May 14, 2013

Film review. An analysis of the cinematography of Stoker by Chan-wook Park

This week I've seen Stoker, a movie by Chan-wook Park, the director of Old Boy,  Sympathy for Lady Vengeance and Thirst. I was intrigued to see if Hollywood changed the creative vision of the awarded south Korean director.

The plot. When her father dies, India, a 18 year old introspective and apparently passive girl finds herself to deal with the presence of her uncle whose existence she was not aware. The relationship of hate and infatuation with this mysterious charming man will help her to discover who she really is.

Cinematography: Chung-hoon Chung
Camera: Arricam ST, Arriflex 435
Lenses: Zeiss Master Prime, Angenioux Optimo
Aspect ratio: 2.35:1
Format: Super 35mm (3-perf)
Film Stock: Kodak 5207 250D; Kodak 5219 500T

Once again, as he did for the vengeance trilogy and Thirst, Chan-wook Park relies on Chung-hoon Chung who chooses the combination of  Kodak stock film and Zeiss Master Prime to shoot this mysterious thriller. This decision results in a very clean, precise and very high quality image (very typical of the Zeiss lenses) with a superb colour reproduction. Chung pays attention to every detail, liking better extreme close ups, cut-ins and longer lenses than wide angles and very wide shots and always with a great use of the depth of field achieving a neat and powerful aesthetic in every frame.

Since the beginning of the movie we notice that the image is brighter than it used to be in the last movies (the price to pay for shooting with Hollywood?), however Chung's work is outstanding. Light is always natural and justified: windows, doors and set lights are used as source in such a good way that you don't even think the scene it's been lighted. Almost throughout the movie, light is soft and  diffused  and shadows are rare but  well employed, creating an elegant and calm atmosphere, in contrast with the characters of the story. 

The camera is always steady, apart for two situations: when, during the first scenes, India is whirling inside the camera becomes quite shaking not only when it assumes her point of view but also when she is in front but close to the camera, which is rather interesting; and when her mother  loses for the first time her state of calmness and composure. Camera movements are also well employed to serve the fresh and creative vision of the director, especially in the piano duet scene.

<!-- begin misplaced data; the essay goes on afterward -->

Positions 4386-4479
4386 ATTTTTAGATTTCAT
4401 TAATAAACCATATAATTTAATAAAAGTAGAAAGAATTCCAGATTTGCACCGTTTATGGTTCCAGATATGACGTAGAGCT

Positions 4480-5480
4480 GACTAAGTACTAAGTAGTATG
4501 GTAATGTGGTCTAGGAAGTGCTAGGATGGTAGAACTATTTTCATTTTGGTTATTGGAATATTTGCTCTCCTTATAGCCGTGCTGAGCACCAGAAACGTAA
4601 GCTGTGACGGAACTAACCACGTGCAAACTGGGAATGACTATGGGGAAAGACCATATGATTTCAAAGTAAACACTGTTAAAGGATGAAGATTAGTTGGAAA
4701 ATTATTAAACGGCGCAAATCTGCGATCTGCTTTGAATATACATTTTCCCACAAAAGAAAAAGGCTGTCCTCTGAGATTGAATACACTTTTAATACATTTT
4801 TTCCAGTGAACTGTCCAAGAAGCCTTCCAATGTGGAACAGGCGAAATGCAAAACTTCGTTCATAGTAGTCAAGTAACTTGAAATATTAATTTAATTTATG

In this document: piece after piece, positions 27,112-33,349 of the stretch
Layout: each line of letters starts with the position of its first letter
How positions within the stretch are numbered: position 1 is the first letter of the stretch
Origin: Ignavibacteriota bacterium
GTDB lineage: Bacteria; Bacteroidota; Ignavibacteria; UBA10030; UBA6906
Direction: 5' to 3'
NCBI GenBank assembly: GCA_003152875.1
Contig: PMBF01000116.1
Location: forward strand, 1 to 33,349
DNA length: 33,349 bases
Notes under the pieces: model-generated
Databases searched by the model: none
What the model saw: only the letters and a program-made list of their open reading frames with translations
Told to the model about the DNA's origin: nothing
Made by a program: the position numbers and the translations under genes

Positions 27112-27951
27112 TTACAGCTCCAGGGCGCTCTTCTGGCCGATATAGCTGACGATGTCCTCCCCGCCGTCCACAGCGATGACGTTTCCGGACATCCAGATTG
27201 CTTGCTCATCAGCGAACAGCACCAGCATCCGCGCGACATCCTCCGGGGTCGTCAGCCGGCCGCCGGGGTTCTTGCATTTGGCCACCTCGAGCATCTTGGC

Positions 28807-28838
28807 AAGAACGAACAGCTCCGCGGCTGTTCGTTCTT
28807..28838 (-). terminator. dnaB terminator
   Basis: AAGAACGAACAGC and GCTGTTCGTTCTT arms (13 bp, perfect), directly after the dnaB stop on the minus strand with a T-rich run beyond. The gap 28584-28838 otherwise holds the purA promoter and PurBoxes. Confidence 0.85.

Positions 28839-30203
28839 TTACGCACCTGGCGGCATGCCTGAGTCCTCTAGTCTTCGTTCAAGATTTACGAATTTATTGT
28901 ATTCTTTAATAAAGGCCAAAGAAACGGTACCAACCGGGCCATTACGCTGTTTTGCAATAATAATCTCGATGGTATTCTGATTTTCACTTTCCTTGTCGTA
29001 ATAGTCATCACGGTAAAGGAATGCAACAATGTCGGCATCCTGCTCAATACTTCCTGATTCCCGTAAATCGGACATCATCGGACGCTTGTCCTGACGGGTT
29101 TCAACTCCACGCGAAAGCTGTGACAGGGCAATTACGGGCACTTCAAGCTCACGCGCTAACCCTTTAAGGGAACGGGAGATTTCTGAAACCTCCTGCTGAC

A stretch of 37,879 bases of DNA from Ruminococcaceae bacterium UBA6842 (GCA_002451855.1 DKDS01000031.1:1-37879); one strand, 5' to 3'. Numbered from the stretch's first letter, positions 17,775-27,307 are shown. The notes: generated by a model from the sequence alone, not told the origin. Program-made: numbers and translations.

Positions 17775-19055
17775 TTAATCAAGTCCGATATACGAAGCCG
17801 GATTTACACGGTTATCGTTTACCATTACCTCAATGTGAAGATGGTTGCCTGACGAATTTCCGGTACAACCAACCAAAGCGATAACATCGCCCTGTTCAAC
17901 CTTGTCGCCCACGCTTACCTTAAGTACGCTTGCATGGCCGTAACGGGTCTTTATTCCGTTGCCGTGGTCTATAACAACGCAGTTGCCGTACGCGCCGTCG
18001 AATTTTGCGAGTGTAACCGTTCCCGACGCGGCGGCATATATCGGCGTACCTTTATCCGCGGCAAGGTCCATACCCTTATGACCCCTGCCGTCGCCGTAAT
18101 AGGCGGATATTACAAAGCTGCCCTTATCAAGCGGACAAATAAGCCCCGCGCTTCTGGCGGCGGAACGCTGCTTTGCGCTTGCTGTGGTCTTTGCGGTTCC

If a I have to mention a negative point of Chung's cinematography it would be the shot of the conversation between India and her uncle where they are framed with their head in the middle of the screen, with half frame empty above them: different and rule-breaking but in my opinion a bit forced and without much sense.

Chung-hoon Chung proved again to be a finest cinematographer yet without the recognition he should deserve, capable of creating a great aesthetic to a film which is not among Chan-wook Park's best works.


  1. Hi there! I'm a big fan of Chung Chung Hoon but I kind of having trouble when it comes to identifying the lenses he often use.
    So I kinda want to ask if you know what lenses he used particularly in the telephone booth (the wide angle one: 1:33 in the trailer) and the one when she said "My father is dead". (0:44 in the trailer).
    I'm thinking that maybe 24 and 85 but I'm not sure. Hope you can give me your insight. Thanks!

    1. Hi! You are almost right! for the second scene you mention, it's a 65mm, you can tell by the proportions and the apparent distance of the background. In the scene of the telephone booth they used a 35mm with the steady-cam and, when they placed the camera on the other side they used a telephoto, a 75mm I reckon, because of the compressed distance of the background from the subjects and the soft bokeh it has. Hope it helped!

  2. Thank you for this article!
    I'm a huge fan of Chung Chung-Hoon, but it is so incredibly hard to find any information about him (not even any pictures)!
    He is definitely one of the most creative cinematographers out there and it is such a shame that he is so underrated. Even in the Stoker DVD extras there is no mention of him, which is weird because he plays such a vital role in the look of most of Park Chan-Wook's films.

  3. hi i am a big fan chung hoon chung and was wondering if you could tell me what lighting he used and lenses he used in the piano duet between india and charlie as i would love to replicate the style of the scene thanks :)